Staying with you is a lie, a play I can no longer act in. You spread your hands as if drawing a question mark in the air, easily forgetting your role in this two-man show. You repeat ‘I love you’ to me with a look of condemnation. I am the deserter, a criminal in my own right. I am leaving you for my own preservation, beyond that I am walking away because a life is built in moments of bravery, and you have faced life with nothing but cowardice.

I am leaving you now, and in a year I will be able to say why. In two years I will have forgotten the black anger that coats my muscles, in three I will believe someone when they say they love me. And in five, I will have forgiven you, and myself.


In Session


Lewis taps his fingers rhythmically against the paperclip. He always has something in his hand to tap against. I picked him from the long list of other therapist profiles because he looks so… Southern California. The therapist website in itself was weird, looking like a dating site with pictures and small quips about the counselors, their educational backgrounds and particular therapy styles. Lewis’ profile was different, the way most profiles that catch your eye are. He didn’t write the profile as if he were talking to you, rather it read like a Curriculum Vitae of a potential research professor.

I really like Lewis. Lewis really likes himself, which we seem to have been trained to despise but in Lewis it glows outwardly, inspiring people around him to like themselves as well. Which makes sense as to why he is a successful therapist with an office in a high rise building in downtown, the view of the harbor glittering sunshine back in. His office is mild, clean, with an outdated laptop humming away in the left hand corner of his desk.

I started therapy because the depression had gotten to the point of destruction. I found myself in my kitchen one night, in an apartment that was too big for me, crouching like some crazed beast on the cold linoleum floor holding a knife and screaming through thick, clotted tears. I wrote words down that night that were so angry I cannot read them on the page, it does not look like my writing. The next day I could not get out of bed, because the only motivation I could find for removing myself from my bed was to jump off the roof and I could not do that to my mother. I didn’t understand before this, that depression could cripple you. Grab your mind and suffocate it slowly, a boa constrictor that takes over every aspect of your life, your mind, until you are a victim to it as if a stranger were squatting like a little black lizard where your heart should have resided.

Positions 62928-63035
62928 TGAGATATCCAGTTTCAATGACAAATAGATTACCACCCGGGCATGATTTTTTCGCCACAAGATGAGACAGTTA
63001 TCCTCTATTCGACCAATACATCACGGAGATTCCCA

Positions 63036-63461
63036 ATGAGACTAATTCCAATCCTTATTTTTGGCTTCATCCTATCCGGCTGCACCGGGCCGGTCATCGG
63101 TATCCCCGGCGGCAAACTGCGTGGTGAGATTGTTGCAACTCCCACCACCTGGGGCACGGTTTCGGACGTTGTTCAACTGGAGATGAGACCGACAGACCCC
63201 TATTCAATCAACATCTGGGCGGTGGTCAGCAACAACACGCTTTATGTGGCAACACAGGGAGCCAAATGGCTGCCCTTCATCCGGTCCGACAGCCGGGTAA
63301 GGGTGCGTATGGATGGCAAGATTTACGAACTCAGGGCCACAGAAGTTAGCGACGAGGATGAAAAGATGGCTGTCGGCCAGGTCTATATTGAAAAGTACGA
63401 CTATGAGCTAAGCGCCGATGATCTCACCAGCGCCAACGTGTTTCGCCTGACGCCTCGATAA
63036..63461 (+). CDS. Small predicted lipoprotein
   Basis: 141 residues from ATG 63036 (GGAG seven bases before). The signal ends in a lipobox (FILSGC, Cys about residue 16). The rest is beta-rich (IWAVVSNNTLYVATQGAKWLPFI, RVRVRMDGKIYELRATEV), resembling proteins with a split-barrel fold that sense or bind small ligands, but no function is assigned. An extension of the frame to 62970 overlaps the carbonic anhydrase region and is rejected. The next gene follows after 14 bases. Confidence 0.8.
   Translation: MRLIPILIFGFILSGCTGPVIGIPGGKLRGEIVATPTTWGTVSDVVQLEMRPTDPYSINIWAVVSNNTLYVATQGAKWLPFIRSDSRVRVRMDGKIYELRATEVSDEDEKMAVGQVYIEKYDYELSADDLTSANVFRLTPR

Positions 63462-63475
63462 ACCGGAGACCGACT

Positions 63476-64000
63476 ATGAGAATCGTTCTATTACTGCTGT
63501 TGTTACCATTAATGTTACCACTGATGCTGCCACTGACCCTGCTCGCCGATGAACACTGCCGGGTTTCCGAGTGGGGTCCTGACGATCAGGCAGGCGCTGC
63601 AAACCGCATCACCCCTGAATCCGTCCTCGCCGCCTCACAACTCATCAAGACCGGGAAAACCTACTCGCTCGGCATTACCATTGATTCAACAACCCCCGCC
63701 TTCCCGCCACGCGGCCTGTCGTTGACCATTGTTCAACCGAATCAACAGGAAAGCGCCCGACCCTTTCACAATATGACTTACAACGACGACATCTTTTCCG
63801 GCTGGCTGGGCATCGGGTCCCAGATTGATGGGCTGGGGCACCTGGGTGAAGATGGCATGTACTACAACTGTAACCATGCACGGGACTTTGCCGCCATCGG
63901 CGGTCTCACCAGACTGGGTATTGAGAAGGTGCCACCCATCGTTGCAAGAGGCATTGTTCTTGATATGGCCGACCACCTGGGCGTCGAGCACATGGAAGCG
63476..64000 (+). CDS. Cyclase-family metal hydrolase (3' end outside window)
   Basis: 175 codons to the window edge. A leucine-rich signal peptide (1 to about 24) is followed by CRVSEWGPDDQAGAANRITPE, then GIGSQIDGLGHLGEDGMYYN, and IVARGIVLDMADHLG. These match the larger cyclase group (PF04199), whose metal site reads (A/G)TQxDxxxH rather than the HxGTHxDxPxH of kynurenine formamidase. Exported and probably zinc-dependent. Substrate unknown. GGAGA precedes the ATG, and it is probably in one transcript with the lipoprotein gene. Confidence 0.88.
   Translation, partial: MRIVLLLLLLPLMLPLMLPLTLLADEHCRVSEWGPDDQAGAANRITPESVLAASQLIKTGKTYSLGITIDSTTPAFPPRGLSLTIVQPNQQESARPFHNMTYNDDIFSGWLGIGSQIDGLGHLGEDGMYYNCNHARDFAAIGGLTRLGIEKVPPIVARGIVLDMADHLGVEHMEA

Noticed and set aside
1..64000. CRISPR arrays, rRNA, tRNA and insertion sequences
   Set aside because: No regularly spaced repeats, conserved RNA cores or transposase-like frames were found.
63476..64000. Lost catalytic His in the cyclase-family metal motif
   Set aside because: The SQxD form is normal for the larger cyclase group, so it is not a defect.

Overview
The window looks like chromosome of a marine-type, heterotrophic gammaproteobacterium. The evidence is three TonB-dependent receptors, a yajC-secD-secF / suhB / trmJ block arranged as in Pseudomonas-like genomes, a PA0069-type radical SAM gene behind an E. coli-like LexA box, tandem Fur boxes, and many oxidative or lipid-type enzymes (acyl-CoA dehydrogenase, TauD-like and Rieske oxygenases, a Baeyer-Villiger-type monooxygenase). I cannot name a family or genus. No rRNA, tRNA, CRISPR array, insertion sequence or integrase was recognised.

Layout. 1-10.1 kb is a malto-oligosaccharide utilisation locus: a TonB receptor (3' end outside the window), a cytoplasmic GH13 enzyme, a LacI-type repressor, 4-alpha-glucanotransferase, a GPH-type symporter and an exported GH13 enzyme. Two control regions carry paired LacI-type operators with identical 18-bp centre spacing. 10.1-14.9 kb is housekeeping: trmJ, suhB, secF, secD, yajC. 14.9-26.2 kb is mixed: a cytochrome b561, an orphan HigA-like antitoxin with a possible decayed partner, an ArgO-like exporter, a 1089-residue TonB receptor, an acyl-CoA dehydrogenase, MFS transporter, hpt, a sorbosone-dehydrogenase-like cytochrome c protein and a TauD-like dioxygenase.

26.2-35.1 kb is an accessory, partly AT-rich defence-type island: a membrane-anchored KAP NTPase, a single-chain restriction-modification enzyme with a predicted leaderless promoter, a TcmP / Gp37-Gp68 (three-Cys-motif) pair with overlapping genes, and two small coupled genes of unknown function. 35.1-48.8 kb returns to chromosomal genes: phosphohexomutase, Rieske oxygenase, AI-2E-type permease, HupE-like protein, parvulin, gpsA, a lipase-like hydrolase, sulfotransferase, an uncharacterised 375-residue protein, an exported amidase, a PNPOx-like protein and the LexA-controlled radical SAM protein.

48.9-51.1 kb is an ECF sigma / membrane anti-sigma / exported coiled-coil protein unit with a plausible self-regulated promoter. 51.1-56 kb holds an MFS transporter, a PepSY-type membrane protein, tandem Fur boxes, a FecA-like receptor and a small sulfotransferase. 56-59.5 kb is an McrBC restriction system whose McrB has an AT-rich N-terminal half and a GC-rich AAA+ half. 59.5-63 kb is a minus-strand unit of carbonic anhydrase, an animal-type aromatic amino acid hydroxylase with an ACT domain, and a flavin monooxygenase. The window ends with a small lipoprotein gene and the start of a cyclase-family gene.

Lewis titles these episodes as my ‘earthquakes’. He says this triumphantly. Lewis loves metaphors and his own cleverness, mainly the latter.

“It’s like an earthquake! You don’t know where its coming from or how long its going to be. And then afterwards you have little aftershocks, don’t you?!”

He sits back, a self-satisfied smile still floating over his lips. I look at him from across the desk. I sit in a deep leather seat, with a pillow on my back because otherwise I’m too small and my feet don’t reach the floor.  In Lewis’ office, I always make sense. I love it there, when the words tumble out of my mouth like tiny pebbles being thrown around by white water, Lewis just leans back until I am done and then carefully reconstructs what I have said, following the tangled strings of emotions until he has clean lines laying before us. Unlike anyone else in my life, Lewis presents me with cool, linear logic that doesn’t condescend. He never angers at my reactions, in fact for the most part Lewis treats every single one of my emotions, outbursts, tears, and laughter as the most singularly important thing that has ever happened in the world. He seems truly excited and enthralled by the fact that I, indeed, exist.

Today, I am explaining to Lewis about my self-sabotaging in relationships. Not only romantic ones but friendships as well. He leans back in his chair and looks at me through his spectacles while I take him through the claustrophobic vines that I attempt to machete through when explaining how I feel to people. Therapy is an odd art form, we attempt each session to place into neat categories every memory, touch, and influence we have had throughout our lives.

“Why is it concerning you now that you do this?” Lewis asks. He pretends it is an innocent question but Lewis is a very deliberate person. He explained to me that he is the most important person in his own life, and as such his time is invaluable. He does not spend it circumventing what he really wants to know. When he told me this, I asked him if he ever worried about offending people and having them not like him. He looked slightly confused when I asked him this.

“Not like me because I am asking an honest question? Well they sound like someone with something bad to hide and, I don’t want to know those people anyway”.  Lewis lives his life with a close-knit circle of people he loves around him whom he will do anything for, and the rest of the world he treats as if they were in an interview for the last available slot to be his friend; politely and with extreme discretion.

“I’m concerned because I don’t want to sabotage anything this time. I can’t lose him, and I like my friends and I’m tired of feeling as if the only way I’ll be happy is if I am completely independent of everyone. Like my safety net is figuring out a way that I will be completely okay if any particular person is no longer in my life”.

Lewis doesn’t say anything at first, just looks at me as my body clenches and tenses. Expelling this darkness in this neat rectangular office is the most exhausting thing I have ever done. It is a chain weighing 10,000 pounds that I have wrapped around me, longer and longer, for years. Slowly we are tracing back the knots and the kinks, figuring out what I have done in order to undo it and free me, pound by pound. Sighing inwardly, Lewis sits his small frame back up in the black chair and says